Women of the Wall subjected to body searches at prayers
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Women of the Wall subjected to body searches at prayers

Progressive Jewish group says ultra-Orthodox authorities at Western Wall ‘continue escalation of violence against us’

Protesters confront members of Women of the Wall at the Western Wall in Jerusalem, Dec. 1, 2016. (Hadas Parush/Flash90)
Protesters confront members of Women of the Wall at the Western Wall in Jerusalem, Dec. 1, 2016. (Hadas Parush/Flash90)

Members and supporters of the Women of the Wall organization were subjected to body searches on Thursday as they tried to enter the Western Wall Plaza.

The women were also disturbed during their monthly prayer service marking the start of the new Jewish month by ultra-Orthodox women at the site who loudly blew whistles.

During the searches, aimed at preventing the smuggling of Torah scrolls to the women’s section, some women were ordered to remove their coats and scarves and at least one woman was asked to take off her outer garments during a private search, the Haaretz daily reported.

Women of the Wall run gender egalitarian services at the Jewish holy site in defiance of the state-imposed ultra-Orthodox regulations at the Wall.

The increase in security was ordered by the Western Wall Heritage Foundation, run by the rabbi of the Western Wall, Shmuel Rabinovitch. The foundation determines the customs at the Western Wall, which are strictly Orthodox. Women of the Wall has been banned from bringing Torah scrolls into the women’s section since its inception 25 years ago.

“The fact that the rabbi of the Western Wall and his representatives refuse to stop the desecration of the Kotel by the whistles of the ultra-Orthodox, gives them a green light for continued escalation of violence against us,” Lesley Sachs, director of the Women of the Wall, said in a statement.

A post on the group’s Facebook page Thursday said ultra-Orthodox women physically attacked Women of the Wall board member Rachel Cohen Yeshurun during the monthly prayer service.

Israel’s Orthodox rabbinical establishment wields a monopoly over key aspects of religious life in the country, such as marriage, divorce and burial, while Reform and Conservative rabbis are not recognized and their movements are largely marginalized. Unlike in the US, most Jews in Israel, while secular, follow Orthodox traditions.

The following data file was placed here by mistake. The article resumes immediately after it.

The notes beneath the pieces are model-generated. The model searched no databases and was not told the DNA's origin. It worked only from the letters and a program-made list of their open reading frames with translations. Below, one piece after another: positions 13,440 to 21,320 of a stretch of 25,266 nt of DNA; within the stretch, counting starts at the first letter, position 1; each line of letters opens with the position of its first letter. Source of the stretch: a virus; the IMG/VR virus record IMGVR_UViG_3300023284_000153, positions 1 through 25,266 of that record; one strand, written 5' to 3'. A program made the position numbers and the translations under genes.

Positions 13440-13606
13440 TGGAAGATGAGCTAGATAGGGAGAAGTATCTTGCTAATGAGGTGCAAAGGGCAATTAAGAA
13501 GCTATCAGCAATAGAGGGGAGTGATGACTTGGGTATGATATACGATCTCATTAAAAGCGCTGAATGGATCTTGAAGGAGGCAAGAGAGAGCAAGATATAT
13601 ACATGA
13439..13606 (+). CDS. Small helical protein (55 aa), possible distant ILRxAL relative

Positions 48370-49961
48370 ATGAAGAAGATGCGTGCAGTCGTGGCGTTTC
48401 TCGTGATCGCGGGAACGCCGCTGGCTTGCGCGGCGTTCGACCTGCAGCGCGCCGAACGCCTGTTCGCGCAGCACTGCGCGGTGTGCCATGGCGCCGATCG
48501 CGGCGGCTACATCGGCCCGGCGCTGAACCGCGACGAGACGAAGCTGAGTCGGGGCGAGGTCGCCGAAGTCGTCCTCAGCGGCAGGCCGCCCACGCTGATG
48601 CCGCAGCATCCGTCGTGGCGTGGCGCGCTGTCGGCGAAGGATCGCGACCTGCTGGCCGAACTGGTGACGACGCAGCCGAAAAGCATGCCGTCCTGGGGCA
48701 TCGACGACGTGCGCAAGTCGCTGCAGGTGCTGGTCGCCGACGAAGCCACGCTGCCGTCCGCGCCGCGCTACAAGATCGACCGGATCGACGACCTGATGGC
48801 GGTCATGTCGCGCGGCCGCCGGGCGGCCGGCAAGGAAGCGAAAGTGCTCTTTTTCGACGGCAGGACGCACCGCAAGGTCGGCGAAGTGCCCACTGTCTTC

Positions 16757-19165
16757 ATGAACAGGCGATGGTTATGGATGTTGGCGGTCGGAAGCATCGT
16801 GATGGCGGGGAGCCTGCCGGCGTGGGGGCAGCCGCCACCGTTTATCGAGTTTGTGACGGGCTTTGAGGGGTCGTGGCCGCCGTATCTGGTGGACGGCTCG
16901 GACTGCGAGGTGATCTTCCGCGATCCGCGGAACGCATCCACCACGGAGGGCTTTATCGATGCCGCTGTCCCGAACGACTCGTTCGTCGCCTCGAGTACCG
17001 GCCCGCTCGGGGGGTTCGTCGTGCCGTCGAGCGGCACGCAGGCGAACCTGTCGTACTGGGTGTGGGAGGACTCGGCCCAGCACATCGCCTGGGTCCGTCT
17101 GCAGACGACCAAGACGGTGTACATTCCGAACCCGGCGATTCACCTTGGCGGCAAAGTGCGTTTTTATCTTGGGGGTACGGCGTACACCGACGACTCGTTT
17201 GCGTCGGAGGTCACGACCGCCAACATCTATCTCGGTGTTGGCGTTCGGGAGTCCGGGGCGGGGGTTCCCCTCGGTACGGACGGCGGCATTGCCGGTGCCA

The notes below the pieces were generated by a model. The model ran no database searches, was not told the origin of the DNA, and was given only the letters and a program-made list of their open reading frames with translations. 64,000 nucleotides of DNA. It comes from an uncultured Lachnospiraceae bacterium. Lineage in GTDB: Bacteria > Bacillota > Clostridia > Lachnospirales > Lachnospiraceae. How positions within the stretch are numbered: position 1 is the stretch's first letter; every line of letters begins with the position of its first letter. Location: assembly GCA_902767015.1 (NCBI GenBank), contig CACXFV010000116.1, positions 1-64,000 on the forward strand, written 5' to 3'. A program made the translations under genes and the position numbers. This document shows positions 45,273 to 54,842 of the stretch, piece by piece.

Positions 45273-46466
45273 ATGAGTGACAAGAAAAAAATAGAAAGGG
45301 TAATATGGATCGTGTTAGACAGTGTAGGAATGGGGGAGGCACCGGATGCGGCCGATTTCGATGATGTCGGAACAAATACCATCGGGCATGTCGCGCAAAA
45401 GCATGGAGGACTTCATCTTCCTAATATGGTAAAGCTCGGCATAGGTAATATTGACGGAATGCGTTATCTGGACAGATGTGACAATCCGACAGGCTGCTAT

The Western Wall, a remnant of the ancient Jewish Temple Mount complex, is the holiest site where Jews may pray. It is currently administered by ultra-Orthodox rabbinic authorities. The site designates separate men’s and women’s prayer sections and forbids non-Orthodox prayer, like mixed-gender services and women-led prayers.

Women of the Wall has caused controversy for holding monthly non-Orthodox prayers at the site. Police have previously arrested women carrying Torah scrolls and wearing religious articles traditionally reserved for men, practices ultra-Orthodox Jews oppose and consider a provocation.

Ultra-Orthodox women protest against the Women of the Wall movement during a prayer service at the Western Wall on December 1, 2016. (Hadas Parush/Flash90)
Ultra-Orthodox women protest against the Women of the Wall movement during a prayer service at the Western Wall on December 1, 2016. (Hadas Parush/Flash90)

Almost a year ago, the Reform and Conservative movements, the Women of the Wall, the Jewish Agency and the government reached an agreement to establish a designated area for mixed-gender worship. Under the compromise approved by the Cabinet in January, an area of the wall near Robinson’s Arch would be expanded and placed under the authority of a pluralist committee. The plan called for solidifying Haredi control over the site’s traditional Orthodox section.

But the multi-denominational, egalitarian worship area directly south of the Western Wall plaza, meant to soothe tensions at the holy site instead became mired in government infighting.

On Monday, the ultra-Orthodox Shas party said it would propose a Knesset bill to ban pluralistic prayer services at the Western Wall plaza.

The party said its legislation intended to prevent actions, including “religious ceremonies,” that “do not fit the custom of the place, which would offend the congregation who pray there.”

The proposed law would also penalize those who defy its strictures, including those who hold mixed-gender services, women’s Torah readings or include women donning a prayer shawl or phylacteries, with up to six months’ imprisonment or a fine of NIS 10,000.

Should the bill pass into law, it would effectively nullify the January compromise agreement and prayer services would be limited to state-approved Orthodox practice only.

In September, the High Court of Justice called on Prime Minister Benjamin Netanyahu to implement the compromise agreement, noting that it had already passed as a cabinet decision.

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